×
You will be redirected back to your article in seconds

Darkness

An English-language chiller that oozes technical class but is ultimately just an efficient exercise in style, "Darkness" ---- bowing Stateside after hitting European territories in 2002 and 2003 -- is a series of powerful sequences that fail to cohere. Jaume Balaguero's follow-up to his well-received debut, "The Nameless," seeks to hide its deja vu script behind a sizable ($11 million) budget, backed by Filmax's Fantastic Factory genre division. Though pic boasts decent perfs, potent atmospherics and eye-catching visuals, both psychology and plot are bargain-basement. Strictly for horror fans, pic hit U.S. theaters Christmas Day as holiday counterprogramming.

With:
Regina - Anna Paquin Maria - Lena Olin Mark - Iain Glen Albert Rua - Giancarlo Giannini Carlos - Fele Martinez Villalobos - Fermi Rexach Paul - Stephan Enquist

An English-language chiller that oozes technical class but is ultimately just an efficient exercise in style, “Darkness” —- bowing Stateside after hitting European territories in 2002 and 2003 — is a series of powerful sequences that fail to cohere. Jaume Balaguero’s follow-up to his well-received debut, “The Nameless,” seeks to hide its deja vu script behind a sizable ($11 million) budget, backed by Filmax’s Fantastic Factory genre division. Though pic boasts decent perfs, potent atmospherics and eye-catching visuals, both psychology and plot are bargain-basement. Strictly for horror fans, pic hit U.S. theaters Christmas Day as holiday counterprogramming.

Mark (Iain Glen), wife Maria (Lena Olin) and kids Regina (Anna Paquin) and Paul (Stephan Enquist) take up residence in an apparently idyllic rural house with a past. The house-warming party is well-attended by people who later fail to show up when the going gets creepy. Soon it’s raining constantly, the lights are flickering on and off, and Mark is showing the first signs of mental disturbance — after a respite of 10 years, he again starts suffering from Huntington’s disease.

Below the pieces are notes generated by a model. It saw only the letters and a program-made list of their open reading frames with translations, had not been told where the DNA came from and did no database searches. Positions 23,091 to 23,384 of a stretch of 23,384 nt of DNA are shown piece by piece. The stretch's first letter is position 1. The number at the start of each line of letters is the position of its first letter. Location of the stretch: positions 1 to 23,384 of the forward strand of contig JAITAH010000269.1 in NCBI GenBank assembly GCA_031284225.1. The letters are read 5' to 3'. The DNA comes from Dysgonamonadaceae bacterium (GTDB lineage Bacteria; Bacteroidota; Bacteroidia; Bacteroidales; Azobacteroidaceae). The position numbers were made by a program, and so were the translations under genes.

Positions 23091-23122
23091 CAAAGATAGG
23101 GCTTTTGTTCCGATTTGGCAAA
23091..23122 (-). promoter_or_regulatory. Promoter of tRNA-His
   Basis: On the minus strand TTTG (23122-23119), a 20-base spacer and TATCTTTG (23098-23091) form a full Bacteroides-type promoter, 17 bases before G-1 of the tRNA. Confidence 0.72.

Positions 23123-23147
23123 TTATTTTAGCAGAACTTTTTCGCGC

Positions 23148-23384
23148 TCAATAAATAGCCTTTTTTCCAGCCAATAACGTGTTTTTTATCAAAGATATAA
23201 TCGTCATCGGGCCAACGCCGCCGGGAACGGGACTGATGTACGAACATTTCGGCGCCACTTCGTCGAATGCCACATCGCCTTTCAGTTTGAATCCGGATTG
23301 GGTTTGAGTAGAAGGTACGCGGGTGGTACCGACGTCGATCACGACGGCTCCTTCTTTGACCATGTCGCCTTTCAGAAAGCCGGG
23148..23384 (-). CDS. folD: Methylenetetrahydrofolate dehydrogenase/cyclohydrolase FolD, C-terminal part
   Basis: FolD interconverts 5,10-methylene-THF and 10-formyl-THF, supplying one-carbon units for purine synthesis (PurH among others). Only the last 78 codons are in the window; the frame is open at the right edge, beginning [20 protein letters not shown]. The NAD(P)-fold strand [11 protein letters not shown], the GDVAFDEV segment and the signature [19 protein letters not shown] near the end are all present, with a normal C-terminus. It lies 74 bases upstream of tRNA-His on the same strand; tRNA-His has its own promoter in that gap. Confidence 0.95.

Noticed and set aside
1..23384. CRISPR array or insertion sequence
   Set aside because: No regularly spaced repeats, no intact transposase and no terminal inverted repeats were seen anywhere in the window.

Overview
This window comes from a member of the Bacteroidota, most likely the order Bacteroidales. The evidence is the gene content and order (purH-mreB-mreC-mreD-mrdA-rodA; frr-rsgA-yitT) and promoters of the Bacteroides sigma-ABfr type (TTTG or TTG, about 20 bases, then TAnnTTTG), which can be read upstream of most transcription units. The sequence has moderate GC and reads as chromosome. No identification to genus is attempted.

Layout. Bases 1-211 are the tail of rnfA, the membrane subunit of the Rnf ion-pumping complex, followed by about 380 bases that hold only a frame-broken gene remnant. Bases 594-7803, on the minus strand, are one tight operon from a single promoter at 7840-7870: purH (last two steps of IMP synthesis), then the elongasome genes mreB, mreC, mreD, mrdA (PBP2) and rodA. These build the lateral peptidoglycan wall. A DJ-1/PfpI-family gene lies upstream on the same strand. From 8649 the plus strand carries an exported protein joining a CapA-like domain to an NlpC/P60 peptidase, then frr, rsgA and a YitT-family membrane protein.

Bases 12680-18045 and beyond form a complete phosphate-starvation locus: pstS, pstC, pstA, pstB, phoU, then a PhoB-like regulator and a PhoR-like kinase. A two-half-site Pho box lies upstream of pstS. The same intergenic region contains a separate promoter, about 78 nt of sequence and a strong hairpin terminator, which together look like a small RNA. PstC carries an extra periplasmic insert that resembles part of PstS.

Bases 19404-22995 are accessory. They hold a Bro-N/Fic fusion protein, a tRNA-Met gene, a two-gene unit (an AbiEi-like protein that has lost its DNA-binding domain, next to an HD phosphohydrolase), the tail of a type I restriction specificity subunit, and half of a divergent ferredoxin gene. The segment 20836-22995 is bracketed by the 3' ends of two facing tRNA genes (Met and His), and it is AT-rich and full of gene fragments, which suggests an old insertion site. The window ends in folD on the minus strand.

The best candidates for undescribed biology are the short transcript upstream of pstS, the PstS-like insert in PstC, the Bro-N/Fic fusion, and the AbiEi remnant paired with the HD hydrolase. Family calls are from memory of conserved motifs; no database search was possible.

There are isolated shocks during the film’s first half, but the buildup is too slow for any sustained tension. Regina suspects something is wrong but is able to convince only her Spanish b.f., Carlos (Fele Martinez, speaking poor English); her parents refuse to believe her. Soon Paul, her brother, is doing drawings of kids who have been hanged and Regina is finding marks on his neck. She and Carlos decide to get to the bottom of things by visiting Villalobos (Fermi Rexach), the broken-down old architect of the house.

The script gets inside the minds of the protags, but the problem is that, apart from Regina, they don’t have much mind to get into. Glen is unable to tease much out of the character of Mark, apart from decency at the beginning and sub-“Shining” madness later on, though making a line like “There are larvae everywhere — I hear them whisper” ring true would be beyond most thesps. Olin’s Maria is too hard-nosed to be likable, with the result that their relationship is flat and unconvincing.

The kids are stronger, particularly Paquin, whose freshness as Regina combines well with her fortitude as she takes over her mother’s role and tries to save her folks.

The idea that it’s the darkness itself that’s to be feared, rather than what it conceals, is neat, but the script is unable to sustain it.

“The Nameless” was genuinely disturbing because it was so deeply rooted in its characters. In contrast, “Darkness” is rooted in the noisy, high-budget, color-drenched school of hard shocks.

Visuals are consistently powerful, with the everyday — hands slicing potatoes, a silhouette of a man holding an umbrella — cannily converted into chilling images.

Several minor implausibilities also are generated by the movie being in English but set in Spain.

Darkness

Spain-U.S.